I suggest everyone with an ounce of sense to
Resign their Membership with the American Banker,
if the AB does not withdraw BF..
Posted by Jim.Wilson | Thursday, December 27 2012 at 8:40AM ET
This type of editorilzation really makes me want to cancel my membership.
Posted by mesIII | Tuesday, December 04 2012 at 12:11PM ET
Are you drinking the same water as the politicians and bureaucrats that write these regs? These regulations are truly hurting the consumers in rural America were the average loan on an existing structure is probably $30,000. The cost of compliance is huge if you can find a lender that is willing to put themselves through the process and suffer the consequences at the next exam for not getting it correct since the rules have changed since the previous deal was probably done 45 days ago.
See if Jamie wants to serve this market after the little country banks are gone. I doubt it.
Posted by tolsonmcbank | Monday, December 03 2012 at 12:05PM ET
Since Kim Jong-il died, Barney got it. To defend American Banker, the guys that chose Frank were doing mushrooms, so....
Posted by K.Powers | Friday, November 30 2012 at 4:54PM ET
For a moment I thought this was April 1. Has Mr. Blackwell talked to any banker with "downanddirty" banking experience to at least fill out a loan application? Congressmen Frank is the statist potentate of financial services cronyism--big government granting favors to big banks. Although it is a 222 year work in progress, Hamilton's ultimate vision may very well come true. Dimon and Paulson very livelyhoods depend on the edicts from Washington so need to play along to get along. And consolidation of the banking industry would be just fine with them along the way.....
Posted by FreemenFreemarkets | Friday, November 30 2012 at 11:27AM ET
Great article and I eccho those that acknowledge Barney as one of the most saavy and smart members of the congress in decades. While we disagreed on many issues, we had a very good working relationship based on mutual respect. He knew how to legislate and get things done. And as chairman of the HFSC he understood the art of compromise which is the essence of the legislative process, and sadly almost totally forgotten today. His skill, wit and humor will be missed.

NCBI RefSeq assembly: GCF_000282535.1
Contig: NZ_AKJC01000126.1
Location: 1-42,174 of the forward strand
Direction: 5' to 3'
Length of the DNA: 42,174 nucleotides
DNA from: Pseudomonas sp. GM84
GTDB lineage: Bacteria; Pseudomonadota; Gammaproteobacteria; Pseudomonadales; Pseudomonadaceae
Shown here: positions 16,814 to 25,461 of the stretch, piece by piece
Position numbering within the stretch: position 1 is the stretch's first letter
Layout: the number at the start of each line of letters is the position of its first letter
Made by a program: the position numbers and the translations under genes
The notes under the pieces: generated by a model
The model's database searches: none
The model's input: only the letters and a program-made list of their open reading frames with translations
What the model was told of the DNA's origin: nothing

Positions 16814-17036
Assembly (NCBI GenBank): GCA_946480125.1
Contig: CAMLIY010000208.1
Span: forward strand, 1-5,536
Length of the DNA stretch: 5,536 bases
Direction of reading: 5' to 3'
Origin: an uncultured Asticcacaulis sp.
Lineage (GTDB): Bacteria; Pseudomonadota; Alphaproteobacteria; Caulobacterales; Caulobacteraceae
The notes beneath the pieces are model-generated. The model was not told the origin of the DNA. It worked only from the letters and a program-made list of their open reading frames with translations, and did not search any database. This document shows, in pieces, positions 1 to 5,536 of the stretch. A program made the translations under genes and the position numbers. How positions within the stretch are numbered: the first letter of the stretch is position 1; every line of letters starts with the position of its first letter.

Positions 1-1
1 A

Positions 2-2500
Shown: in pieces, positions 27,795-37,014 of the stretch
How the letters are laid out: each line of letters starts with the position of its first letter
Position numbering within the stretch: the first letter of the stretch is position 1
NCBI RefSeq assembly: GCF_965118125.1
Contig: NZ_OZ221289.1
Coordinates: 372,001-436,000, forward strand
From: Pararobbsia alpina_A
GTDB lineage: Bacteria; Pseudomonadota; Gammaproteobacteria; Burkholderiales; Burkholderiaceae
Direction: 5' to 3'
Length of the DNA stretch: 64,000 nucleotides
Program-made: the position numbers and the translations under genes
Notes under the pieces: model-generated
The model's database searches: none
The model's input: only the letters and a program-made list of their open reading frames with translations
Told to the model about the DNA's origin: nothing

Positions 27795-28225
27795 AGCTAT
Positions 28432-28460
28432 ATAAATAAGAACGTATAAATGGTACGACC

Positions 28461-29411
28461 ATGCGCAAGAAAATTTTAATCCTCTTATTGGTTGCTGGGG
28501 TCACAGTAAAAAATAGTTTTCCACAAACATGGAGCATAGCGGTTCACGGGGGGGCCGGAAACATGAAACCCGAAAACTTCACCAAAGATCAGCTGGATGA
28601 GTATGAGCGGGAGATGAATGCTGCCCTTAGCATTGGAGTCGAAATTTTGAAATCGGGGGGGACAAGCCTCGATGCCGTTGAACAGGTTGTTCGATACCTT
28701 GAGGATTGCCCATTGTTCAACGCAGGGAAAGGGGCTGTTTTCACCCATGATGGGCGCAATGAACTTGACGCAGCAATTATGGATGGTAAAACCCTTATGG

Posted by commobanker | Friday, November 30 2012 at 11:00AM ET
He presided over the collapse of the financial system. He crafted a legislative response that is complex and burdensome. Underwhelming.
Posted by BigalGrandoff | Friday, November 30 2012 at 10:49AM ET
I can understand why the big bankers would admire Barney Frank. His legislation is slowly demising the community banks. With the increased regulatory environment on community banks and the continuation of the Fed's zero based monitary policy, it will only be a matter of time that community banks will be a sweet memory. The ABA should take note and better represnet our cause if they wish to continue to receive our dues payments. Too many articles of late are focused on the demise of the community bank.

James W Everson
Posted by James W Everson United Bancorp, Inc. CEO | Friday, November 30 2012 at 10:41AM ET
I will give credit to someone who is actively involved in an industry willing to make improvements for the benefit of the industry and society as a whole. If there is failure, stepping up to the plate to see it, analyze it and fix it without excuses. Frank falls short in that he couldn't admit when failure occurrred in the housing industry and that the philosophy of home ownership for all was unrealistic. Due to that pervasive attitude, he chose to be blind to the failure of Freddie and Fannie and its contribution to our economy collapsing. To this day, he still defends these institutions. Sorry, you won't get a yes vote from me.
Posted by royb | Friday, November 30 2012 at 10:26AM ET
What a joke! With friends like Barney Frank, who needs enemies? He's a disgrace.
Posted by Johnny Tremaine | Friday, November 30 2012 at 10:24AM ET
If Time magazine can have Hitler and Stalin as Man of the Year, why not Barney for Lifetime Achievement? Barney helped financially slaughter many in this country. Of course, it does lessen the credibility of the banking industry if there is not a firestorm. We shall see who the future leaders are and who the "kiss ups" are by their voice. Why not Chris Dodd for next years candidate?
Posted by frankarauscher | Thursday, November 29 2012 at 10:49AM ET
From seeing dozens of Barney Frank interviews, his standard operating procedure is to belittle, interrupt, and insult. I suppose that passes for intellect in some circles. Frank was hyper partisan. Sure, he was right on some issues... but only if those issues served a progressive liberal agenda. When the proper moves were more conservative ones, he fought them loudly, rudely, and blindly. Heck, he may be a decent guy to friends and family. And I'm sure he's a purring kitten when participating in a fawning career-achievement piece. But please spare us the "he was just so complicated, he was easily misunderstood" argument. We all know what Barney was. I wish him well in his now-private life... and am glad he's retired.
Posted by My 2 Cents | Thursday, November 29 2012 at 9:49AM ET
Next we'll see ABA endorsing Al Quaeda for the Nobel Peace Prize. Ugg!
Posted by SEG NSFP | Wednesday, November 28 2012 at 3:00PM ET
In the words of John McEnroe, "You cannot be serious??!!"
Posted by jim_wells | Wednesday, November 28 2012 at 2:04PM ET
Excellent. This is a well written, balanced and accurate tribute, Rob. Barney Frank deserves such an assessment as well as our thanks for a life in public service. But prepare for a Tsunami of anger for daring to do this.
Posted by Lawrence Baxter | Wednesday, November 28 2012 at 1:54PM ET